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As contract negotiations between addiction treatment providers stall, some say residents will suffer

Representatives with a St. Helens-based recovery center say a contract dispute with the county's mental health provider could leave residents without options for treatment.SPOTLIGHT PHOTO: COURTNEY VAUGHN - Tana Howtopat and Pam Daniel, founders of Medicine Wheel Recovery Services, review contract documents in the midst of a dispute over fees with Columbia Community Mental Health.

Tana Howtopat and Pam Daniel, founders of Medicine Wheel Recovery Services, say Columbia Community Mental Health offered a contract renewal with Medicine Wheel that financially undercuts Medicine Wheel, offering only a fraction of the cost of services the center provides to clients on behalf of CCMH.

Medicine Wheel offers addiction treatment programs, DUII education and rehabilitation, 24-hour mental health crisis counseling and assists veterans with obtaining housing, among other services.

CCMH began contracting with Medicine Wheel in 2016 to provide some of those services to county residents, on behalf of CCMH.

When contract renewal discussions came up in November 2017, CCMH offered less money to Medicine Wheel, and the two entities have yet to reach an agreement. The previous contract has since lapsed, and attempts at negotiation for a renewed partnership have failed.

An attorney for CCMH says Medicine Wheel "rejected all offers that CCMH put on the table," but had agreed to come back with a counter offer." That has yet to happen.

"The ball is currently in Medicine Wheel's court," Henry O'Keeffe, an attorney with Greater Oregon Behavioral Health Inc., speaking on behalf of CCMH, stated Wednesday. "CCMH is still awaiting that counter offer, and looks forward to continuing the conversation with Medicine Wheel."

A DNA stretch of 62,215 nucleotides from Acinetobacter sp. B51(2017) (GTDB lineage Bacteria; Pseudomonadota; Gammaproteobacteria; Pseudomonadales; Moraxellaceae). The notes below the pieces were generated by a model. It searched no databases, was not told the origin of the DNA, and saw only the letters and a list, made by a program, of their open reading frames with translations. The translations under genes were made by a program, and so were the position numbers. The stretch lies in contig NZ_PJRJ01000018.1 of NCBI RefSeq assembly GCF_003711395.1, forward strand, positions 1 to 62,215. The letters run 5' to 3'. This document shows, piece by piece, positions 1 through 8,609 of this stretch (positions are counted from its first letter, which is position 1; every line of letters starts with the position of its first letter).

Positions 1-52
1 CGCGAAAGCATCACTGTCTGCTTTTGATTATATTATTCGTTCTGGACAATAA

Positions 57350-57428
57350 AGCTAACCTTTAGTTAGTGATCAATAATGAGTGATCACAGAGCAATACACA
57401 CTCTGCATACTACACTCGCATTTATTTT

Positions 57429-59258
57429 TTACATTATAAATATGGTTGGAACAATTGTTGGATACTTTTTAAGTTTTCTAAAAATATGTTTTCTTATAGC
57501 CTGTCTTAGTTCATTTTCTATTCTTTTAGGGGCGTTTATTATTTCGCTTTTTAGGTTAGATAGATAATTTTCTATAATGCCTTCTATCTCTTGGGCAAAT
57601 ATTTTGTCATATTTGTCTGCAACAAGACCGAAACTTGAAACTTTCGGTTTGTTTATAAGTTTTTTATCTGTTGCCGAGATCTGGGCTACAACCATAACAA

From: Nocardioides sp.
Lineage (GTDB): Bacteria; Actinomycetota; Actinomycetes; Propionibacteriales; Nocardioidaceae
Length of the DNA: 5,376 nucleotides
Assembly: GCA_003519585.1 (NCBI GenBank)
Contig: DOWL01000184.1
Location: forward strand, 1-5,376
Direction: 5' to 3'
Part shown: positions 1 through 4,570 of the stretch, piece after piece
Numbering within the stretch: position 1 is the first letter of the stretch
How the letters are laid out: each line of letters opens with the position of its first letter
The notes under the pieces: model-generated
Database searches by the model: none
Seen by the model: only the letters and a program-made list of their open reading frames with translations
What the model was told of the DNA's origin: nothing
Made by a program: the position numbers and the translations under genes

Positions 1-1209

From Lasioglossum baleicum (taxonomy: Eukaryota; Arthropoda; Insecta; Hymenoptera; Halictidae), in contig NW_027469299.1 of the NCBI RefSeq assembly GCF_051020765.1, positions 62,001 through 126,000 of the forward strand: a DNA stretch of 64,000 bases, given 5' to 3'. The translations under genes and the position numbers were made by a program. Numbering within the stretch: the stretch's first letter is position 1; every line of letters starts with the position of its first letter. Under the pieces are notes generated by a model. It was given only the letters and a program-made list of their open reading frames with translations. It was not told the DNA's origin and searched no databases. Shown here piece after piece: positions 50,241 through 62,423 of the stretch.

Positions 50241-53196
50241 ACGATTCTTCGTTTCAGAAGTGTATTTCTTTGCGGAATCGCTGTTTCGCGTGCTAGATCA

Contract documents show CCMH proposed to reimburse Medicine Wheel $45 per week for outpatient substance use disorder services, with a requirement that clients attend sessions twice a week.

That amounts to a fraction of the cost of staff time, and far less than what Medicaid— which offers the lowest reimbursement rates in the state— pays out for the same services.

"What they offered was literally about 17 percent of what the fee for service is," Howtopat said.

Despite CCMH's indication that it awaits another meeting with Medicine Wheel, Howtopat and Daniel say CCMH never indicated it was willing to negotiate.

"They had a solid offer and there appeared to be no room for movement in that," Howtopat said Wednesday.

O'Keeffe said in short, CCMH receives an allotment of dollars for each Oregon Health Plan member it serves, which doesn't match up with Medicine Wheel's fee for services asking rate. He claims CCMH simply doesn't have the funding to cover the same contract amounts it did previously.

"The way it turned out, the small part of the population Medicine Wheel serves used a disproportionately large share of CCMH's budget, making it very difficult for CCMH to fulfill its duty to meet the rest of its population's needs," O'Keeffe explained via email Wednesday.

Howtopat and Daniel question those claims, noting CCMH gets funding from Columbia Pacific Coordinated Care Organization, which manages OHP members in Columbia County and surrounding areas. That funding covers every health plan member for all services, regardless of whether they use them. That means CCMH likely receives funds that never get used by many members.

"The truth of the matter is, we've continued to do more research and we've found that there's almost 30,000 members in the CCO," Howtopat notes. "If they serve 250 members in a year, they've still collected the capitation rate for all those 30,000 people. The work that we're doing deserves to be reimbursed."

Medicine Wheel estimates about 73 percent of its clients come to the center through CCMH. Howtopat and Daniels say their center provides a different treatment approach that many clients have success with. Without more than one treatment provider in the county, the women say residents in need are at risk.

"In rural communities, there may be only one provider and people don't get a choice, but the key is, we are another provider," Howtopat said. "We are a new provider and they're trying to run us out."

"We have a lot of people who have told us they will stop receiving services if we close," Daniel added.

O'Keeffe, says that's not the case, rather, he refers to a "chronic underfunding of substance use disorder treatment" from the state.

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